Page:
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Politics Almost 75 Percent of Voters Think Moderator Should Be Able to Mute Biden, Trump During Next Presidential Debates: Poll

00:25  02 october  2020
00:25  02 october  2020 Source:   newsweek.com

Interruptions and Insults: All About the Very Uncivil Tone of the First Presidential Debate

  Interruptions and Insults: All About the Very Uncivil Tone of the First Presidential Debate Trump repeatedly interrupted and heckled Biden, who responded by calling the President a "clown" and telling him to "shut up"The candidates regularly attacked each other’s character, as Trump repeatedly interrupted and heckled Biden, who responded by calling the President a “clown” and telling him to “shut up.” Moderator Chris Wallace often failed to get the discussion back on track.

Trump : "You didn' t think we should 've closed our country [to China] because you Mr Biden hit Mr Trump for saying this summer "it is what it is " regarding the American death toll from Covid-19 When the president squabbled with debate moderator Chris Wallace of Fox News about the interruptions

The first presidential debate between Joseph R. Biden Jr. and President Trump has concluded in Mr. Biden , who had previously told voters that Mr. Trump “cannot stop you from being able to And a recent Quinnipiac University national survey of likely voters found that only 35 percent felt Mr

After the flurry of interruptions that characterized most of Tuesday's first presidential debate, new polling data showed most voters believe moderators should be able to switch off nominees' microphones during the remaining scheduled discussions.

Donald Trump wearing a suit and tie: President Donald Trump speaks during the first 2020 presidential debate on September 29 in Cleveland, Ohio. New polling data shows most voters believe moderators should have the ability to mute candidates' microphones during future events. © Win McNamee/Getty President Donald Trump speaks during the first 2020 presidential debate on September 29 in Cleveland, Ohio. New polling data shows most voters believe moderators should have the ability to mute candidates' microphones during future events.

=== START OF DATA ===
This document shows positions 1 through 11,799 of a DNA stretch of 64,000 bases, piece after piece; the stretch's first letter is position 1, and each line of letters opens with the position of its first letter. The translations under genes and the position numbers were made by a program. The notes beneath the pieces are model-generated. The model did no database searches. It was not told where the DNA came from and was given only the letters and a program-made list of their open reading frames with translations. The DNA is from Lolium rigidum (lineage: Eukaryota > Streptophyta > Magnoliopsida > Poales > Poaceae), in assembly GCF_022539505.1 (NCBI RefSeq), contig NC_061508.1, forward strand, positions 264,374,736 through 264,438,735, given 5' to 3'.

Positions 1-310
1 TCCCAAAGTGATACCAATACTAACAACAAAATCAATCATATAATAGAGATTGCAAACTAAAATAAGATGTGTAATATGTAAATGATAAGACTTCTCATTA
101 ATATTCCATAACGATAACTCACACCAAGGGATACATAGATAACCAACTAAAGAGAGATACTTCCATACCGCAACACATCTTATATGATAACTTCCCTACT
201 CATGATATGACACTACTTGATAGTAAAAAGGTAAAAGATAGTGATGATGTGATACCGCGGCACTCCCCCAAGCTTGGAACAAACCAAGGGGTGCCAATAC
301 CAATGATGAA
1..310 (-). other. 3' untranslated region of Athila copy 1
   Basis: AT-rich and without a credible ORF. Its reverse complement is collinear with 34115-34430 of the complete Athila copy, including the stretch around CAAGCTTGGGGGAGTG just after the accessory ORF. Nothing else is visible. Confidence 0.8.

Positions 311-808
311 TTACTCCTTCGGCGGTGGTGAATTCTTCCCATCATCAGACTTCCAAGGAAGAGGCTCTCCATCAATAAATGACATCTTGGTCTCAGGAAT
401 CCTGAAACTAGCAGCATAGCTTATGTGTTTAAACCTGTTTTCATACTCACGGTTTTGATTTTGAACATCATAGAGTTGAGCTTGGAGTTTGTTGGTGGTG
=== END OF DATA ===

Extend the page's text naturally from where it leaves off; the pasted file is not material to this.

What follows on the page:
Results of a survey conducted by Morning Consult and Politico on Wednesday, which collected responses from more than 1,850 registered voters, found nearly three-fourths of those who participated support muting a nominee's mic when he speaks out of turn. The poll indicated 72 percent of voters think the proposal is a "good idea," compared with 19 percent who do not, and 8 percent who said they feel indifferent about the issue. Its margin of error is plus or minus 2 percentage points.

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  ‘Trump was like a wild beast’ Even longtime political observers had never seen anything like Tuesday’s debate. Forget what it means for the election—what does it mean for our democracy? 19 of them weigh in.Politico Magazine has a tradition of using debate nights to bring quick, authoritative perspective on America’s big political moments, inviting a range of insiders to look past easy takes and offer their insights on what really shifted in the campaign.

Biden Takes Dominant Lead as Voters Reject Trump on Virus and Race. Should the fall campaign become a referendum on which candidate is better equipped to restore prosperity after the pandemic Fifty-six percent of black respondents in the poll said they saw Mr. Biden very favorably, a far more

Donald Trump 's objective was to rattle Joe Biden - and he planned to do it by constantly interrupting the As moderator Chris Wallace announced that the coronavirus was the next topic and that both Biden 's reply was to talk directly at the camera, asking the viewers if they could believe Trump ( polls